The University of New Hampshire Law Review
Law involves a fundamental tradeoff, a sampling problem. In science, sampling problems emerge when trying to understand something complicated by considering discrete, manageable subsets of it—samples. When doing that, scientists must compromise between accuracy and resource-expenditure. Perfect accuracy requires infinite resources, such as a perfect digital image with infinite file size. Perfection being unattainable, scientists must decide what level of accuracy is best for any given case. Every kind of law, from parking regulations to criminal to high constitutional theory, is subject to the same dynamic.
Law’s sampling problem is the tradeoff between accurate representation of a community’s moral preferences and the resources needed to understand those preferences and create specific, enforceable rules based on them. To affect this tradeoff, legislators can create complicated standards based on a diverse set of samples of the community’s moral feelings on a particular issue. This approach is expensive in terms of resources but will more precisely conform to the community’s moral preferences with plenty of exceptions for difficult cases. Alternatively, legislators can create simple rules based on a more limited set of samples, risking unjust outcomes in exchange for comprehensibility and simplicity. Which approach is better depends on the circumstances of the problem.
Viewed through this prism, there are several categories of law where the justice system seems to accord resources inefficiently, either by devoting tremendous resources to make small adjustments to outcomes or skimping on resources in order to make penny-wise, pound-foolish legal doctrines. When the justice system works inefficiently in this way, it is inevitably to the benefit of some, whether by happenstance or design, at the expense of the many. When too many resources are put into a particular task, the beneficiaries tend to be the businesses or organizations involved in the legal system. When too few resources are invested, the beneficiaries are entities who can manipulate the space between the approximation of justice and actual justice.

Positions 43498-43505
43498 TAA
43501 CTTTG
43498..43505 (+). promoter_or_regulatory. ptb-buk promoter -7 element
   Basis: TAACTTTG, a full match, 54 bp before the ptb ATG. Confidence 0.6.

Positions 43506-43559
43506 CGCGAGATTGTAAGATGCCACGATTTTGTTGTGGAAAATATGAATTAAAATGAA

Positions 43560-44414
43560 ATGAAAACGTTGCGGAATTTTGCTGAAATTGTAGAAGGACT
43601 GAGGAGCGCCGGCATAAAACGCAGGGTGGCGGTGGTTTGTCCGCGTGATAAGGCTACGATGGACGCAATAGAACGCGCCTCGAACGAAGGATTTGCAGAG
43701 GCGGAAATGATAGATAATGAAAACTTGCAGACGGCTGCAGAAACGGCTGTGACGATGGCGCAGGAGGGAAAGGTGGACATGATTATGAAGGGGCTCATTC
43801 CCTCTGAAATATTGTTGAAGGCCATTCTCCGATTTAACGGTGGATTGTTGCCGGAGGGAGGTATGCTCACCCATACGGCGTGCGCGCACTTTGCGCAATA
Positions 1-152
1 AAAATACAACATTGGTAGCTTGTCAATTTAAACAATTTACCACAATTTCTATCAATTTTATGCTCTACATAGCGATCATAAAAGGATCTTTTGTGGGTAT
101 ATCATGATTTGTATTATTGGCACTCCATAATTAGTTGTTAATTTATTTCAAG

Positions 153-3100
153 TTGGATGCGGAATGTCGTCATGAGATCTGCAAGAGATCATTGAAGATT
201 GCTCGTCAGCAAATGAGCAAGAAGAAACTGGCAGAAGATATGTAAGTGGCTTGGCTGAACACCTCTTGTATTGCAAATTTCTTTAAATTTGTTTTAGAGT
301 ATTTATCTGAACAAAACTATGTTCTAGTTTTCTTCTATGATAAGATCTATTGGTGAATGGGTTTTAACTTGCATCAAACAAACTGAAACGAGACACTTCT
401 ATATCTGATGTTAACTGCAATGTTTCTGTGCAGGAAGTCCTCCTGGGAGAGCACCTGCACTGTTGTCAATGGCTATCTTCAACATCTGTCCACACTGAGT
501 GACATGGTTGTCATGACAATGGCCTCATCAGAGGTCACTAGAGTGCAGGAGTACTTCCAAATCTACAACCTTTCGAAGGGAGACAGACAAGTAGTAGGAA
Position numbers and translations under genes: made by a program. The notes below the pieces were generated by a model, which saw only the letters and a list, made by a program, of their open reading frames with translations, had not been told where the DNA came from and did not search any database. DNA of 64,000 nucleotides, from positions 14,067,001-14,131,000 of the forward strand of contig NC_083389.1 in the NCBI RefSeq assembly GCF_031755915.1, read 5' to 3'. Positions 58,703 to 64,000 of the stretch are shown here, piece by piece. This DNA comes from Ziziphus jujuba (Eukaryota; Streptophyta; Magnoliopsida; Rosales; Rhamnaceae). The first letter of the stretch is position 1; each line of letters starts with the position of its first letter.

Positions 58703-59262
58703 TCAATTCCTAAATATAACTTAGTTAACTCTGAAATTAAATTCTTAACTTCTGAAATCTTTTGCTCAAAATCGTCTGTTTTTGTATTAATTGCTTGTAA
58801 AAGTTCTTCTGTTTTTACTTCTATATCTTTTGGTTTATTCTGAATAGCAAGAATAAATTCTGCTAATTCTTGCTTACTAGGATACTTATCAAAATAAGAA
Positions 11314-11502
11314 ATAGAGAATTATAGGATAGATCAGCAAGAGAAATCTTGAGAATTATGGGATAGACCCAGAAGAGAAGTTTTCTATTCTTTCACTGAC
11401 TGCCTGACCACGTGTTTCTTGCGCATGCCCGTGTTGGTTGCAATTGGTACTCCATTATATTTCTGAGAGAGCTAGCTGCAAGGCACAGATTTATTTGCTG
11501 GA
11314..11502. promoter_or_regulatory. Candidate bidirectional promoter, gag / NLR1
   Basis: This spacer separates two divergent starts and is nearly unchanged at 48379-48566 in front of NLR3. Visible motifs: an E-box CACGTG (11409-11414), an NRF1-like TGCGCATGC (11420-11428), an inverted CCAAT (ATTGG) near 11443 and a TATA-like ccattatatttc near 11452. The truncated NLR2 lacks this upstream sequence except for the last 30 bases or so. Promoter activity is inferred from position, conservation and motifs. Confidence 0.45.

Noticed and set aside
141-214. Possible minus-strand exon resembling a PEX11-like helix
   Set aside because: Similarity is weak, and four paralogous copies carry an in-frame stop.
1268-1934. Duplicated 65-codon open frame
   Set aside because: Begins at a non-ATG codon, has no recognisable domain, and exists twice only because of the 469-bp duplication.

Examples abound across the legal world where this paradigm is a useful way to identify injustice. This article examines several areas showing under- or over-investment of resources, discusses possible reforms, and posits theories for why sampling failure persists in certain fields. Areas of apparent over-investment include the rule against perpetuities and the Tarasoff rule. Under-investment is evident in doctrines like felony murder and recent Supreme Court caselaw involving the Free Exercise Clause.
Jack Thorlin, Law and Sampling Theory, 20 U.N.H. L. Rev. 97 (2021).